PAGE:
Blog » Rules around sub-letting

Rules around sub-letting

Alide Elkink  |  June 25, 2018

Occasionally a tenant may have a valid reason to sub-let their rental property. So what are the rules around subletting?


Section 44 of the Residential Tenancies Act 1986 (RTA) allows for a clause to be included in a tenancy agreement that prohibits a tenant from sub-letting a tenancy. If such a clause is not included in the tenancy agreement, a tenant may sub-let but must obtain written permission from the landlord and the sub-let must comply with any conditions required by the landlord.

The tenant becomes a sub-landlord

When a tenant sub-lets, they become a sub-landlord and if they wish to be covered by the RTA, they must have a signed tenancy agreement with the sub-tenant. When this occurs, both tenant and sub-tenant are subject to all the same rules as a standard tenancy.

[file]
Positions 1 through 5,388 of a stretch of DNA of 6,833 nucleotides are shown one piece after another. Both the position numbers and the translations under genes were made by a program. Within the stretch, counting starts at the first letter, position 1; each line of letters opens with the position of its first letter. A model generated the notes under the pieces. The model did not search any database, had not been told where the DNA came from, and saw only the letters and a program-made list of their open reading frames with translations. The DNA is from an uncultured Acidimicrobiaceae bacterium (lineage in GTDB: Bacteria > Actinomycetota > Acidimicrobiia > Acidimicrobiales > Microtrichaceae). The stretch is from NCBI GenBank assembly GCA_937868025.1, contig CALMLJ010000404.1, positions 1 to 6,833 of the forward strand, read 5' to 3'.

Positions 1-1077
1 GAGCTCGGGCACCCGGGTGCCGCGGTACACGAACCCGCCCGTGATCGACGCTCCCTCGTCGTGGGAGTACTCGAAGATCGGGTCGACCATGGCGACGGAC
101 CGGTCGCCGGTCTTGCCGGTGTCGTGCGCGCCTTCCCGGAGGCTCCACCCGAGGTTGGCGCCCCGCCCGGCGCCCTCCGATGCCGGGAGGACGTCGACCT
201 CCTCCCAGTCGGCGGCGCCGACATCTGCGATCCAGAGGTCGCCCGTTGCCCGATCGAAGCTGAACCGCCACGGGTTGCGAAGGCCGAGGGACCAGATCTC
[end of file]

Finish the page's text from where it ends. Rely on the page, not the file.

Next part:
(Note that flatting is not a sub-letting situation. For more information on flatting, see the Tenancy Services article on Flatting.)

Airbnb is sub-letting

A recent Tenancy Tribunal ruling saw a Wellington landlord awarded the profits that a tenant had earned from subletting their rental property on Airbnb. The apartment, which had been sub-let at least 54 times in 6 months without landlord approval, earned almost $12,500, an amount that was subsequently awarded to the landlord in addition to a number of other costs. For more information, read the article in Landlords.

While the RTA does not specifically allow for landlords to recover profits earned by a tenant, this ruling has set a precedent for the future.

We prohibit sub-letting

At Nightingales, our tenancy agreements contain a clause prohibiting sub-letting. In addition, we require all tenants to sign the tenancy agreement so we can keep track of who is living in your rental property.

Talk to us

If you have any questions about this subject or any of the other Nightingale Properties blogs, please feel free to call me on 029 200 3950 or email us at